“It has been observed, by an honorable gentleman, that a pure democracy, if it were practicable, would be the most perfect government. Experience has proved that no position in politics is more false than this. The ancient democracies, in which the people themselves deliberated, never possessed one feature of good government. Their very character was tyranny; their figure, deformity. When they assembled, the field of debate presented an ungovernable mob, not only incapable of deliberation, but prepared for every enormity. In these assemblies, the enemies of the people brought forward their plans of ambition systematically. They were opposed by their enemies of another party; and it became a matter of contingency, whether the people subjected themselves to be led blindly by one tyrant or by another.”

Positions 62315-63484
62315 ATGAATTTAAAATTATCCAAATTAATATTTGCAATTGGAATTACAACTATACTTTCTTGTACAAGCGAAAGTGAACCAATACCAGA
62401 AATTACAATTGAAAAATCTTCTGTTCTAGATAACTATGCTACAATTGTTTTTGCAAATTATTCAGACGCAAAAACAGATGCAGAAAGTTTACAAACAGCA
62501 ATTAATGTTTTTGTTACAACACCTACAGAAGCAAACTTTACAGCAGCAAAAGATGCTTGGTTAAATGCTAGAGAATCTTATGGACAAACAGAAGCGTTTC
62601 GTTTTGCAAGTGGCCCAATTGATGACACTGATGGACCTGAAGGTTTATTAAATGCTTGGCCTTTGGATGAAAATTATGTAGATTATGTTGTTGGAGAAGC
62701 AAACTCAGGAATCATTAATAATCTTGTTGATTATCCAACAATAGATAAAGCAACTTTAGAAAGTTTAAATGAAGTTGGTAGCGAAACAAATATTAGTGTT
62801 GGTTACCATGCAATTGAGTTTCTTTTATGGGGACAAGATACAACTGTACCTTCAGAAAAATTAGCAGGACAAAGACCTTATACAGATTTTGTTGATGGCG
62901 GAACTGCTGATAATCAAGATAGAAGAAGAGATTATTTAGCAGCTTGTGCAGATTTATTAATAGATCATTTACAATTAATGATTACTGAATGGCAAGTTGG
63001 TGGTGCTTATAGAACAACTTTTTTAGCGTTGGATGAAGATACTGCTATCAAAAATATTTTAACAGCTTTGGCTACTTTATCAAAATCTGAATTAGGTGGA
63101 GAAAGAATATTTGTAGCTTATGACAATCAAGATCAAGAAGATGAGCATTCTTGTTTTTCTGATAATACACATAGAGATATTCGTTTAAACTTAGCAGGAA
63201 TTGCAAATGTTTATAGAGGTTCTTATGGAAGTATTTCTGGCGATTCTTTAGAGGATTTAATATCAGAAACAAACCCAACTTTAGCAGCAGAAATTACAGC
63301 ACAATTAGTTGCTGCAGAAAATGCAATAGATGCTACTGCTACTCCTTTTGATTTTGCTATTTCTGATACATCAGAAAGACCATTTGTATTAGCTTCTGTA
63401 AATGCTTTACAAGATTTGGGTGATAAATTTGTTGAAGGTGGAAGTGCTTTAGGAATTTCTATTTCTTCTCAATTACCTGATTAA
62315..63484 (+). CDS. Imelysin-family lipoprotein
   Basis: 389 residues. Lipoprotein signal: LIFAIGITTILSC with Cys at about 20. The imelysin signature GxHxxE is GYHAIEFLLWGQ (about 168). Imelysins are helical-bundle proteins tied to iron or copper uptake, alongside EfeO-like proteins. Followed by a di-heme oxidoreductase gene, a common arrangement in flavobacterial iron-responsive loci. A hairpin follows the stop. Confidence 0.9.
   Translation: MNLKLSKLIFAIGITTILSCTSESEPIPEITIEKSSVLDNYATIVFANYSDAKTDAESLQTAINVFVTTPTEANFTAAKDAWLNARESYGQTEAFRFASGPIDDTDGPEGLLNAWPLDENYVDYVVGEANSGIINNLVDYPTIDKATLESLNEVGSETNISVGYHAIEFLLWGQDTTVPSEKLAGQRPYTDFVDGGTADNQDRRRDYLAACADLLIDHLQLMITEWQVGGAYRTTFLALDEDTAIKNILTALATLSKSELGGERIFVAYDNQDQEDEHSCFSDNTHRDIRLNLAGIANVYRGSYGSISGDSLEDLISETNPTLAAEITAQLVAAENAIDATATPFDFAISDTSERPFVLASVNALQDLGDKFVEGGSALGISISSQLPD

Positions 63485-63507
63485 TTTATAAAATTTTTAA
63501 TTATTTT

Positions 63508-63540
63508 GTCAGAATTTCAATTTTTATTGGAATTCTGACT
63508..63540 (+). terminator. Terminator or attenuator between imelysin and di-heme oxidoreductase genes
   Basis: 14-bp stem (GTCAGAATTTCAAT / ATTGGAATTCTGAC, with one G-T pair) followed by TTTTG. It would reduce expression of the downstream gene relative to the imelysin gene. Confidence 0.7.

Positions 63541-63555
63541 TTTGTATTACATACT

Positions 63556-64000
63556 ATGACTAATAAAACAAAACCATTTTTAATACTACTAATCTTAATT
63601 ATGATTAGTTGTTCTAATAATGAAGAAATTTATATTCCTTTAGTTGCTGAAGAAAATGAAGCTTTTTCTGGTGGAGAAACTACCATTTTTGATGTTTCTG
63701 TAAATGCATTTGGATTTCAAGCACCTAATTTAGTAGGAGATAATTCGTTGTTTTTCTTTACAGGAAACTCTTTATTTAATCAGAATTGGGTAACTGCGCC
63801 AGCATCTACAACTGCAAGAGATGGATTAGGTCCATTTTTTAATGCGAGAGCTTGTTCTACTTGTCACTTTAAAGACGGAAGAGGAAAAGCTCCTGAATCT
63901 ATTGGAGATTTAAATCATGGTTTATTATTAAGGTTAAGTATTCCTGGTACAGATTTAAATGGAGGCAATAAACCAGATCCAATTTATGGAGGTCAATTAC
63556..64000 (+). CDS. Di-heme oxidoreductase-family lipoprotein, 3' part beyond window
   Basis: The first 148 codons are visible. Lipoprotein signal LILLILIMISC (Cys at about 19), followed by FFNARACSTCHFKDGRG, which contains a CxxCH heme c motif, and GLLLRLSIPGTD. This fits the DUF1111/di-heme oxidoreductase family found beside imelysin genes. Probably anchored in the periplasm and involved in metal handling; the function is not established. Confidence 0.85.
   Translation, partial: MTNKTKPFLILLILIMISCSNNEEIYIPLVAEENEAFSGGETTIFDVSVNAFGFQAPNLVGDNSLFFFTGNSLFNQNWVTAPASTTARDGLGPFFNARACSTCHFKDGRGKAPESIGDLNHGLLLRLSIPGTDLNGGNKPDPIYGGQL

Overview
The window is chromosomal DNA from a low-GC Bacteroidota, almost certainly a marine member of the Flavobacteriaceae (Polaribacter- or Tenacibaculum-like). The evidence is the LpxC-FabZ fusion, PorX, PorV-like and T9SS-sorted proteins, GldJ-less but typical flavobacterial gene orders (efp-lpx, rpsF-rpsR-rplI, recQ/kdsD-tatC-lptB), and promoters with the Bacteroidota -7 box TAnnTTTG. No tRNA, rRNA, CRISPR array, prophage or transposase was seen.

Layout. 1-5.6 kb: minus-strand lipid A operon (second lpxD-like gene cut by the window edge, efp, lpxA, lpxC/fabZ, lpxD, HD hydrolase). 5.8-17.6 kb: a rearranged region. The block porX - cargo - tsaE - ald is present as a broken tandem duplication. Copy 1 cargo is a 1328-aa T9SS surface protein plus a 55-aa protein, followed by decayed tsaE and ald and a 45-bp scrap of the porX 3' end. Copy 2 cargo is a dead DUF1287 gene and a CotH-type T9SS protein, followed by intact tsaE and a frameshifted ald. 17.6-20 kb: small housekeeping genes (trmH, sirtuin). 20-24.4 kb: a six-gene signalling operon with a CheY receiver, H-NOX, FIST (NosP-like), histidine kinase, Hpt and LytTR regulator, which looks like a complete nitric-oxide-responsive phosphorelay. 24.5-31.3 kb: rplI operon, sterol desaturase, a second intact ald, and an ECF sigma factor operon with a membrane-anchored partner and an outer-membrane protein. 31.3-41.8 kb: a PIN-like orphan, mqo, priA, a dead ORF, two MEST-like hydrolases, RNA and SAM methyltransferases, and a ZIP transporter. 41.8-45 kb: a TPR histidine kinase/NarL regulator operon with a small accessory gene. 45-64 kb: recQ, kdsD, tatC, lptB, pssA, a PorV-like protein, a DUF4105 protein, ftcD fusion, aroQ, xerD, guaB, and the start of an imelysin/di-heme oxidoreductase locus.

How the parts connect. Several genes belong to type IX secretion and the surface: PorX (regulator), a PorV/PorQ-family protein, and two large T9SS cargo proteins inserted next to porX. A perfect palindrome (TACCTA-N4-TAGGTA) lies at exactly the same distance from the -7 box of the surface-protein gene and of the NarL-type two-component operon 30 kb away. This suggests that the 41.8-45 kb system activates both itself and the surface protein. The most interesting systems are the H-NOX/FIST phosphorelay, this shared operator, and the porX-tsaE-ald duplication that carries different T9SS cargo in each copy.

Today, most political commentators and media sloppily refer to America as a "democracy." Nothing is farther from the truth. We elect representatives to Congress, and a President (indirectly through the electoral college) to pass and enforce the laws.
This is a republican form of government, and it was purposefully made so to protect our freedom. Although most states have introduced a bit of democracy through the initiative and referendum procedures, these are rarely invoked - and they often have unintended consequences.
Likewise, essential to our system are checks and balances and separation of powers, both of which check the passions of the people. Our Senate represents the Senates (albeit in a diluted form with the passage of the 17th Amendment), and the Bill of Rights and other constitutional protections simply remove from the political debate our unalienable rights.
Words, of course, have meaning. The mischaracterization of America as a democracy undermines the public's and politicians' understanding of our government, and it inappropriately sets expectations. Next time someone refers to our democracy - correct them. This is not a quibble - our republic is at stake.